If you think that a partner, spouse, or friend is starting down the path to addiction through substance abuse, then you should first broach an open and honest conversation about your sobriety. Not by accusing them or imploring them to change. Rather, the emphasis of the conversation should be placed on what kind of atmosphere you need to surround yourself with to maintain sobriety. Whether or not they think they are addicts, the important aspect in this scenario is that their actions are making you feel unsafe in your sobriety.

The next step, especially if you notice no change in behavior, is to put space between yourself and the loved one in question. Avoid social situations and keep interactions to a minimum if at all possible. For significant others, potential alternative living arrangements need to be explored. Staying with friends or family is a safe alternative as well as the previously mentioned sober living homes. 

These types of scenarios are one of the many reasons rehab facilities will push taking up residence at a sober living home while transitioning back into daily, independent life. There is a multitude of variables at play in maintaining sobriety, and you do not need to add finding a safe, sustainable living space to the mix.

Loved Ones Who Use Substances Responsibly

This final scene is one that every individual in addiction recovery will have to deal with at some point after leaving rehab. Responsible alcohol consumption and even to a smaller extent prescription pill use are eventualities that will need to be addressed in early recovery. Partners, spouses, family members, and friends who do not have addictive disorders will drink alcohol either at dinners or at the end of a hard day, and if left unchecked, they will do it around you without even thinking.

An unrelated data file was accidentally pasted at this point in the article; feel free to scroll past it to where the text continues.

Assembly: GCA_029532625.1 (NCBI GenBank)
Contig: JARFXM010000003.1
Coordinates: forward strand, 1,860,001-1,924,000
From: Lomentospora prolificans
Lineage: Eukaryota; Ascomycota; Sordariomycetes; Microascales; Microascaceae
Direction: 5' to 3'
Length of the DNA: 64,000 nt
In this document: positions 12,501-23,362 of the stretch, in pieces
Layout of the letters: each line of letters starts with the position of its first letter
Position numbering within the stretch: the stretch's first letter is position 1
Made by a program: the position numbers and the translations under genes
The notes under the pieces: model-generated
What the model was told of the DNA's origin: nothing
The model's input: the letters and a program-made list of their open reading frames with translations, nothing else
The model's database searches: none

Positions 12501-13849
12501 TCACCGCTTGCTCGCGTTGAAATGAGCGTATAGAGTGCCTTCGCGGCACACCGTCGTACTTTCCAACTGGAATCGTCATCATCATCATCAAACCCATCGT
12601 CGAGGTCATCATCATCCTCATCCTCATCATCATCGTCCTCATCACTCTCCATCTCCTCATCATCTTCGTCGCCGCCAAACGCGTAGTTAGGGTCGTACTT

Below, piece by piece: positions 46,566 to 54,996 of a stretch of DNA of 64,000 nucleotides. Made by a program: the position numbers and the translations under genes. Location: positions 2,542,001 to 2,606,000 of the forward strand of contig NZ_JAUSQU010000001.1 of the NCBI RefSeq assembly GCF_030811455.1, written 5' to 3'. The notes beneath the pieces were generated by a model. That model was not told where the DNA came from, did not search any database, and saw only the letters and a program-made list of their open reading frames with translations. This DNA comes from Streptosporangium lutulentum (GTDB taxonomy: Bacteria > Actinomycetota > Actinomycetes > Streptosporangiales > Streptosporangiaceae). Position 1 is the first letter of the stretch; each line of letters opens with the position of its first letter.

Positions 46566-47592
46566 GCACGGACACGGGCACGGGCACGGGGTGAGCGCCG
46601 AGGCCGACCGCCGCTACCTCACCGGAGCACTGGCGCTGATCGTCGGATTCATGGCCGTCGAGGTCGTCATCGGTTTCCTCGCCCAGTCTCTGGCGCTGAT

You will need to make an ever-evolving game plan early on in your recovery to address others responsibly consuming alcohol in your presence. Some basic ground rules in shared living spaces can be simple like no alcohol in the house or avoiding social events that revolve solely around drinking. Once again, keeping an open and honest dialogue — with yourself and others — about your needs and comfort level around alcohol will be vital to avoiding potential triggers and relapse. As long as you speak up and continuously remain self-aware about your comfort level around alcohol, we think you will be surprised at how accommodating your loved ones will be in helping you maintain your sobriety.


If you or someone you love is suffering from substance misuse and an addictive disorder, then Choice House has the addiction treatment program to help put you on the path to recovery. We offer men the opportunity to create a new foundation of love and understanding through a variety of therapeutic modalities as they learn the skills necessary to achieve long term sobriety. Our addiction treatment program consists of 90-day inpatient service, an intensive outpatient program, and the opportunity to take up residency at our sober living campus. Located in the Boulder County area of Colorado, our facilities benefit from having the Rocky Mountain National Park literally in our backyard. We take full advantage of our natural surroundings with a unique outdoor wilderness therapy that allows men to reconnect with themselves, nature, and fellow addiction recovery patients through physical activities like hiking, kayaking, and rock climbing. We strongly feel that the bonds of friendship you make here will prove vital to the recovery process long after you have left our facilities. In addition to being near the Rocky Mountains, our sober living campus is just a short drive away from the bustling city of Louisville. This proximity to a functioning city greatly benefits residents at our sober living campus as well as those participating in outpatient services; it allows them to begin the transition process of re-entering society through gainful employment and potential social lives while still under the guidance and supervision of Choice House staff. For more information about Choice House’s addiction treatment programs and facilities, please give us a call at (720) 577-4422.